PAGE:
In a self-portrait taken in 1933, undoubtedly the most erotic self-portrait of a woman photographer of the 1920s and 1930s, this Berlin photographer poses, with her cable release in her hand, as a young woman obviously skilful at the game of concealing and revealing. She has deliberately opened her fashionable, fur-trimmed housecoat in order to view her beautiful naked body on the ground-glass screen of the camera. As she is standing to one side of the mirror, her face is hidden by her hair, heightening still further the subtle eroticism of this photograph. Her gaze into the viewfinder of the camera, as though refusing to look herself and, by the same token, the imagined viewer in the eye as she performs her exhibitionist act, seems modest and outdated compared with the erotic self-portraits of women photographers today. At once narcissistic and voyeuristic, this self-portrait is less an occupational portrait of the kind intended for publication – we know of no publication of this photograph prior to 1979 – than a private study of a young woman photographer using her professional skills to explore, and take delight in, the eroticism of her appearance.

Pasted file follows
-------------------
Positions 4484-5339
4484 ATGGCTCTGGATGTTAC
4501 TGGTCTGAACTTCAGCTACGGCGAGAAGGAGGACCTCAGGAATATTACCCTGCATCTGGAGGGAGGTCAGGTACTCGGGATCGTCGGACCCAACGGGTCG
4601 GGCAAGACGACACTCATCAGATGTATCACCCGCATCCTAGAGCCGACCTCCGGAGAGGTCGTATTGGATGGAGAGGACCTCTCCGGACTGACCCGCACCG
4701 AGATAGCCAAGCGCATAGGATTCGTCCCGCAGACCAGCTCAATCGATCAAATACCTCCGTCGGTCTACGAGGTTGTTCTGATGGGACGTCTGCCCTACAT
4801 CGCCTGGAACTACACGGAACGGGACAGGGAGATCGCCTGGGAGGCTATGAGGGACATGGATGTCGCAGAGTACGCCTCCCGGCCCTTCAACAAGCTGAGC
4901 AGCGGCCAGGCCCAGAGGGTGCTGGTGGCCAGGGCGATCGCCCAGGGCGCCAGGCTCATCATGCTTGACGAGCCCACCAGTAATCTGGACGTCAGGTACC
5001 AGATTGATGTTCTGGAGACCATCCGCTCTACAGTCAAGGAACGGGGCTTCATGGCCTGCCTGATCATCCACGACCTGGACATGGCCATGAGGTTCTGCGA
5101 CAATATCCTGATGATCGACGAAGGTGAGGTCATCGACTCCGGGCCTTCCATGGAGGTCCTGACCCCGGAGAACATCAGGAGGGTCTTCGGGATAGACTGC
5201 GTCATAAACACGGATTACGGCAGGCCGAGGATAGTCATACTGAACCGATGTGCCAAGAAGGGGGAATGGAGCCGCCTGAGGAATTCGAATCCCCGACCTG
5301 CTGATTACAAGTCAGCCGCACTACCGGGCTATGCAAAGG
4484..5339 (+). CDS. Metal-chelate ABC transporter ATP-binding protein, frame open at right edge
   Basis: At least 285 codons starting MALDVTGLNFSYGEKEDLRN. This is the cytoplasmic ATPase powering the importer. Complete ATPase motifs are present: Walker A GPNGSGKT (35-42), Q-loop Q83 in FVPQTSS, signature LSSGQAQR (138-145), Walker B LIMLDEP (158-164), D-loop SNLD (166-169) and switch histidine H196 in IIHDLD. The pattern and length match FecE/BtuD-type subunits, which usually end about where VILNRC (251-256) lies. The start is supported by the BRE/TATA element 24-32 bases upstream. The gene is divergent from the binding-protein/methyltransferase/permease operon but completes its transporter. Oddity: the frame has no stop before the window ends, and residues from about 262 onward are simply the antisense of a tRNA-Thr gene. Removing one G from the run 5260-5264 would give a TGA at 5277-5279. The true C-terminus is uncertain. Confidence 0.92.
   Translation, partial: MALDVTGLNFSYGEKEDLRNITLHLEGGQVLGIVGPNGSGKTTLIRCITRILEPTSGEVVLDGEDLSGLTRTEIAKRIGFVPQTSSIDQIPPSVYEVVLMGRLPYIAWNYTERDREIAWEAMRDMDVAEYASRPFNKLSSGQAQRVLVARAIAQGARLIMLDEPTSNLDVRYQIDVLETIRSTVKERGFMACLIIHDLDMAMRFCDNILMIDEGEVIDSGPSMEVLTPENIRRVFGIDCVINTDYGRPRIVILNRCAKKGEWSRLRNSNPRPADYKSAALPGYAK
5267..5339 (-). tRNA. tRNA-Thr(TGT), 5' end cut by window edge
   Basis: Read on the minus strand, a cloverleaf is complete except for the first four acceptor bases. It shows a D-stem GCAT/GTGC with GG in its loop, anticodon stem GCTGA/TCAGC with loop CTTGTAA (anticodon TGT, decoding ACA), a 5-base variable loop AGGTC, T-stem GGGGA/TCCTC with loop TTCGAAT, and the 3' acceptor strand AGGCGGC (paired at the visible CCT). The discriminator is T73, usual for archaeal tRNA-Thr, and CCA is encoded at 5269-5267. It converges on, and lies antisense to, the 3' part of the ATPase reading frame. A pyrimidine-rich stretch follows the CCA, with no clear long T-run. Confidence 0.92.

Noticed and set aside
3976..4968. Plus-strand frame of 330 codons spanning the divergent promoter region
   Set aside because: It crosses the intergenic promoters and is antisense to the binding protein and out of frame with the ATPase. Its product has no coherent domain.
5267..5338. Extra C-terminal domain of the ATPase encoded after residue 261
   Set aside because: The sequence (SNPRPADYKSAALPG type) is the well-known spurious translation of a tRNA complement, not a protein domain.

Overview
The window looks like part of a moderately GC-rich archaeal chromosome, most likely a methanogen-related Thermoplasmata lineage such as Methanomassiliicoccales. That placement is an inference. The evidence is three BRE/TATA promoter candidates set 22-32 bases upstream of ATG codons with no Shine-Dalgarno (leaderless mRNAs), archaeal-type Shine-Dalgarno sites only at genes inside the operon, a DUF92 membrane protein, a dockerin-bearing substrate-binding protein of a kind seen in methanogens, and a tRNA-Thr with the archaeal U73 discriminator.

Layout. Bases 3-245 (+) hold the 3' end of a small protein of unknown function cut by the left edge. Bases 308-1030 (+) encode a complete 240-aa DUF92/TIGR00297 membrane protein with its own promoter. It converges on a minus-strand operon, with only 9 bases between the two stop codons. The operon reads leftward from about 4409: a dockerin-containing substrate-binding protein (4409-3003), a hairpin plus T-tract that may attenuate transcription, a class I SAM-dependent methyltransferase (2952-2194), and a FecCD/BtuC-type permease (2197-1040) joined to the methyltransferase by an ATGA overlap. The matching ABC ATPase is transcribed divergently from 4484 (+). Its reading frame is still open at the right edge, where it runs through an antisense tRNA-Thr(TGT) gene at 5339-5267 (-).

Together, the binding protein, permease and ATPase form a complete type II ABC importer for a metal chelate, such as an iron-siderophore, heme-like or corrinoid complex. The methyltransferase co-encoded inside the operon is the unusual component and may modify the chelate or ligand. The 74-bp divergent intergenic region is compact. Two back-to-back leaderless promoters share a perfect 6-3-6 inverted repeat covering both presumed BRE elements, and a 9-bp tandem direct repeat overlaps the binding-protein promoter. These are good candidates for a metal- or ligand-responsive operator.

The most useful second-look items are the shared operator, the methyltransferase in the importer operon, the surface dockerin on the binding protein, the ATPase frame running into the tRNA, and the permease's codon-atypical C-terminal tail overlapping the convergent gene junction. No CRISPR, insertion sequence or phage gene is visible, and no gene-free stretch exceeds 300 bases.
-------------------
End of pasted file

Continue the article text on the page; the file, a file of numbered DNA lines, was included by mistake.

Although the shadow has a significant part to play in the mythical origins of drawing and painting – according to Pliny, it was the Greek potter Butades who created the first portrait bust after his daughter had traced the shadow of her lover’s face on the wall (“Naturalis historia”)-, it did not figure at all in the photography of the 19th century. It was not until the inception of photographic modernism, which evolved from the awareness of its autonomy, that photography discovered the shadow as the very essence of the photographic image – hence the enormous number of shadow photographs during the 1920s and 1930s. With the development of the technique of cameraless photography, the white, “negative” silhouette became an autonomous form of artistic expression (“Rayographs” by Man Ray and “photograms” by László Moholy-Nagy). The photographic print itself may be compared to a shadow, for it unites the dialectic of presence and absence. Indeed, is it not the photograph, this modern expression of permanence resulting from an exposure of but a fleeting moment, which has something just as ephemeral about it as a shadow? With just a few exceptions, all the photographers of modernism, men and women alike, have photographed themselves as shadows. One of the first was Alfred Stieglitz, who captured his and a friend’s shadow on the surface of a stretch of water in 1916. Lucia Moholy, Ilse Bing and Imogen Cunningham likewise photographed themselves as projected shadows. In one of Gisèle Freund’s earliest self-portraits, taken in 1929, her face blends with the shadow of a friend; Lucia Moholy merged her face with that of her husband László Moholy-Nagy to form one single silhouette in a photogram made in 1926.